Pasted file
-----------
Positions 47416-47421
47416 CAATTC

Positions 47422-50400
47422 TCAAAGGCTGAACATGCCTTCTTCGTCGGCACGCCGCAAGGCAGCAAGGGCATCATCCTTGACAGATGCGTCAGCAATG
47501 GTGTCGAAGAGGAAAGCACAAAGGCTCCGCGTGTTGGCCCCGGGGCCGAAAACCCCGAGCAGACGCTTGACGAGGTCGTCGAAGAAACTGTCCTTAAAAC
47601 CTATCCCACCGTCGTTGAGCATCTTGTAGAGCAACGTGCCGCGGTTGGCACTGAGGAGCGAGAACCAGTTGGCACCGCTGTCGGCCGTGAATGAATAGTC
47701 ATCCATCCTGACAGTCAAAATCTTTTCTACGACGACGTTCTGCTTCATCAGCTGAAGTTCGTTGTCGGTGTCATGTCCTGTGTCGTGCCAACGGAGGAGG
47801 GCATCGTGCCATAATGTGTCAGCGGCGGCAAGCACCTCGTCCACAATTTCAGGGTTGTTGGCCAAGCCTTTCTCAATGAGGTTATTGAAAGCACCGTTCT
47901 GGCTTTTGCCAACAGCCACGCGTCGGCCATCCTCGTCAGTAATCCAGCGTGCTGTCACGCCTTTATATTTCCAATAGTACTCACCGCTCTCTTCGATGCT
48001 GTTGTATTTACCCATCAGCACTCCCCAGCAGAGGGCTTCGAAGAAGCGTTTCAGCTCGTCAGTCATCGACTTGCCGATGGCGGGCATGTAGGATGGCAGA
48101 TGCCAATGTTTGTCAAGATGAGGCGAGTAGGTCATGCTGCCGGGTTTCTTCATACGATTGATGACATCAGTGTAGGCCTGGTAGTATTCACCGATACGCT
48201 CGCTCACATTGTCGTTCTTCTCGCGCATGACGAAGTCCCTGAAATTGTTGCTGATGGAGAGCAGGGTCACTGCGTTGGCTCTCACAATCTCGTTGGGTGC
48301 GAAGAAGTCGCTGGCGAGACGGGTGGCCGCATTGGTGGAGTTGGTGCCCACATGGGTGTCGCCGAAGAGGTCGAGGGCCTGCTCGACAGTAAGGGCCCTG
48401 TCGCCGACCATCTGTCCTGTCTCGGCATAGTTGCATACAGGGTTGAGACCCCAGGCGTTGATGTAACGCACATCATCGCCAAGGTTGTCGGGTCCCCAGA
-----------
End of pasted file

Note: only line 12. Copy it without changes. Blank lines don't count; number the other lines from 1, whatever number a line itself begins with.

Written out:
48201 CGCTCACATTGTCGTTCTTCTCGCGCATGACGAAGTCCCTGAAATTGTTGCTGATGGAGAGCAGGGTCACTGCGTTGGCTCTCACAATCTCGTTGGGTGC